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The role of tax transparency and corporate social responsibility


The public attention generated by recent UK tax settlements, as well as continued pressure on corporates from protest groups, have brought the role of transparency in corporate social responsibility to the fore.

At International Tax Review’s Tax & Transparency Forum in London on May 2, representatives from Reed Elsevier, Pelham Bell Pottinger, Save the Children, Christian Aid and Macfarlanes, will discuss the potential benefits of greater tax transparency for companies, where it fits into companies’ CSR agendas, and provide a view from business about the contributions companies make, and the importance of reputation after the financial crisis.

Panel moderator Joseph Stead, senior economic justice adviser at Christian Aid, says the desire to know more about companies’ tax policies and compliance is increasing from a variety of perspectives, one of which is “trying to better understand the role and contributions companies are playing in our societies”.

“This clearly gives the potential for tax to fit within the CSR agenda, but there appears to be no consensus so far on the best way to do this,” says Stead.

In the eyes of the public, social responsibility, good citizenship and so on are undeniably linked to payment of taxes, and the disclosure of Barclays using tax avoidance schemes exemplifies the reputational damage that can be sustained through exposure of shortcomings in this area.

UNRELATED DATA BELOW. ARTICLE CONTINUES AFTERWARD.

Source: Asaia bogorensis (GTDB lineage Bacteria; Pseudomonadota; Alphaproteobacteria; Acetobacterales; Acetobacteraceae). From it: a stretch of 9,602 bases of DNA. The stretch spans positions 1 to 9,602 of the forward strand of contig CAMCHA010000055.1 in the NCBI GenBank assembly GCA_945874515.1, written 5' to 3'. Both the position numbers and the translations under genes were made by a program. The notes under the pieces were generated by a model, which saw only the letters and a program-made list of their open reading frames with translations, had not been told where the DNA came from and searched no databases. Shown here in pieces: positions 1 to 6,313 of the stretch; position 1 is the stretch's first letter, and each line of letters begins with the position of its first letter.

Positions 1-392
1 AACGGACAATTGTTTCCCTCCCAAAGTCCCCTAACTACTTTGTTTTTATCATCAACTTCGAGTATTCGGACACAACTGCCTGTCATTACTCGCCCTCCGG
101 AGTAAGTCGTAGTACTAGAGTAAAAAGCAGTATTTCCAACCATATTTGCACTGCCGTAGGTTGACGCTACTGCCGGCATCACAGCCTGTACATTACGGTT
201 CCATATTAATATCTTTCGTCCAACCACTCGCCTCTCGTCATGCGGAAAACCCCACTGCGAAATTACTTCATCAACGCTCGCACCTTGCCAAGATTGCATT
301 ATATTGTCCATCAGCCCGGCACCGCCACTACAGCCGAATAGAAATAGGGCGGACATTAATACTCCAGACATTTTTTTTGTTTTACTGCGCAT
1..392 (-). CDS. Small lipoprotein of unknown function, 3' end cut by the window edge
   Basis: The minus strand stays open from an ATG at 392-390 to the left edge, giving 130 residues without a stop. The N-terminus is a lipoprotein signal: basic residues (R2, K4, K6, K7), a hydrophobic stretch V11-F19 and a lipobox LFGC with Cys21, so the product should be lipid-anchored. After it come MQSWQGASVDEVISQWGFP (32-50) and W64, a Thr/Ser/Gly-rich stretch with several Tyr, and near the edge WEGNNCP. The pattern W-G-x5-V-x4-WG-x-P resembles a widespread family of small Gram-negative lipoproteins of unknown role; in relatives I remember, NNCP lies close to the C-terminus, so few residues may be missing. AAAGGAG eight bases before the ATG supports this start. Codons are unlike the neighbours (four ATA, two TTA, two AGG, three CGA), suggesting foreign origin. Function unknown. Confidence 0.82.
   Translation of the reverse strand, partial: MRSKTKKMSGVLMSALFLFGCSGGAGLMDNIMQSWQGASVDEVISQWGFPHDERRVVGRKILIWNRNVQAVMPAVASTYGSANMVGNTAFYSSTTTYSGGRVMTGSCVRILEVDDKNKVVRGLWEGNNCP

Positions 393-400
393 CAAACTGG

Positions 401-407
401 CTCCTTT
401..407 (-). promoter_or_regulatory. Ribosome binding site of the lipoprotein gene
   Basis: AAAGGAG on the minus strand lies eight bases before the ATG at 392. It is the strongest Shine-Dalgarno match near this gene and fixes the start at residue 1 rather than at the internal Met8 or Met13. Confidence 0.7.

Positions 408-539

David McNair, from Save the Children, will address the issue of trust between the public and businesses.

“The 2008 financial crisis marked a watershed where trust in business collapsed,” says McNair. “That lack of trust extends to firms’ corporate responsibility, seen by many as window dressing.”

“The demand for an ethical business model is now mainstream – a model which goes beyond contributions to charity, positive though that is – and extends to the fundamentals of the business model,” he adds.

James Henderson, managing director at Pelham Bell Pottinger, will analyse whether misunderstanding between parties on both sides of the debate is a factor that can be overcome, and how best this can be achieved.

“The big numbers bandied around ensure the issue is driven toward the top of the media and political agenda, but often there is misunderstanding among the public of how the processes involved work, or a lack of information available,” he says.

The panellists will turn their attention to addressing the following questions:

  • What information and how much information is disclosed. Will this lead to misinterpretation?

  • Who should bear the cost for this disclosure?

  • Should it be voluntary or legislatively bound?

The onus on tax reporting and communications regarding the management of tax affairs, and the need to be seen to be paying a fair contribution, all driven by pressure from media, pressure groups, civil society organisations and government, has given rise to many issues, says panellist Ashley Greenbank, head of corporate tax at law firm Macfarlanes, including:

  • How does a company balance these objectives with its obligations to minimise its tax burden?

  • What is a “fair” share if it is not the tax legally due?

  • Is the focus on tax reporting and communication really just a distraction from the real issue, that is, the tax rules themselves?

McNair will look at the issue of “tax morale” and how it impacts developing countries who need the right governance in place to “protect the poor and vulnerable and ensure the benefits are shared”.

“Corporate tax forms a significant proportion of tax receipts in developing countries,” he says. “But tax morale is also important – for others to be incentivised to pay tax, they need to see evidence that the big players are paying their way.”

The forum is free to attend for tax directors and NGOs. For a full programme and details of how to register, click here.

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